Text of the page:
Wednesday, 13 January 2016 - 15:35
Dutch cabinet: Businesses not forced to adapt for disabled workers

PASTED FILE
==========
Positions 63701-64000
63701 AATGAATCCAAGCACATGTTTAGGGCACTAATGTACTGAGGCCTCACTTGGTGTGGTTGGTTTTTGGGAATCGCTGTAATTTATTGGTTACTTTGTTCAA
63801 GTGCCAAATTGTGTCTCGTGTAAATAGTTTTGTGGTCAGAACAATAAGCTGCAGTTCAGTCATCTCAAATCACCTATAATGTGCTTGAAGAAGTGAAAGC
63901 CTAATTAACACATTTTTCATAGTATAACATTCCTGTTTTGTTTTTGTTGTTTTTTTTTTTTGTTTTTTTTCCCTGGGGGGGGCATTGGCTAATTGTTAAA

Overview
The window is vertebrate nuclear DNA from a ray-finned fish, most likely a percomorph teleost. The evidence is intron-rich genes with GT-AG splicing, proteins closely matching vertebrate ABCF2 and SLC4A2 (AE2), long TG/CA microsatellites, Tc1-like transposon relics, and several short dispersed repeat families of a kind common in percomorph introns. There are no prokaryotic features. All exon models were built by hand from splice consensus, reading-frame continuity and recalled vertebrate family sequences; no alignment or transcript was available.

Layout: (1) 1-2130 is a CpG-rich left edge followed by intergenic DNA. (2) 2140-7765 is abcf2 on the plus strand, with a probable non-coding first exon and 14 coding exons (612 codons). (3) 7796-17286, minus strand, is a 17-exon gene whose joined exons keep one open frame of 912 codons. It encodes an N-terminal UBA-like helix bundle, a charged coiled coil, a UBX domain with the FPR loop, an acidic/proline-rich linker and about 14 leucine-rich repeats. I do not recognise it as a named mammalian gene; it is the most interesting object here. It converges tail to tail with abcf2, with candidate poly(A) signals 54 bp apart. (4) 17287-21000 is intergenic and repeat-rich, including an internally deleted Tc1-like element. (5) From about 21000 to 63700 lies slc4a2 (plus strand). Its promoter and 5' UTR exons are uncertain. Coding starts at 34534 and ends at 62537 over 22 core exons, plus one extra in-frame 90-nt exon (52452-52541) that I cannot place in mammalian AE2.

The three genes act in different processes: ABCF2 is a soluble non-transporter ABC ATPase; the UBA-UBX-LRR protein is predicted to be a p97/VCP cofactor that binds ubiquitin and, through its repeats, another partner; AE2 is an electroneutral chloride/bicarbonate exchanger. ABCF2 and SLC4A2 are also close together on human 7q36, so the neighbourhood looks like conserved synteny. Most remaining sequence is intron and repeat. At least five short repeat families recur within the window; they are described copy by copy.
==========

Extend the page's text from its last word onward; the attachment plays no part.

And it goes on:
The Dutch government will not legally force businesses to adapt their buildings to make them more accessible for the disabled, Public Health State Secretary Martin van Rijn wrote to the Tweede Kamer, lower house of parliament, NOS reports. This letter is in response to PvdA parliamentarian Otwin van Dijk criticizing the government in December. He wants the government to do more to make society more accessible to disabled people. But Van Rijn does not think it necessary to impose a legal obligation on all businesses. "The government shares the principle that there should be a progressive, gradual achievement of the overall accessibility for persons with a disability or chronic illness", he writes, adding that a general obligation entails drawbacks. "The government prefers a practical approach at local and national level, without using the legal standard." Van Dijk is disappointed with the response. According to him, the government's chosen path will not result in improvements. "Everyone should be able to participate fully in society. This means that people wit a disability or chronic illness should be able to simply visit a restaurant, check a website and take the bus or train", he said to the broadcaster. He thinks a universal access law like in England is needed. "Only then can we make the Netherlands accessible to everyone. The past few years showed that it does not happen automatically."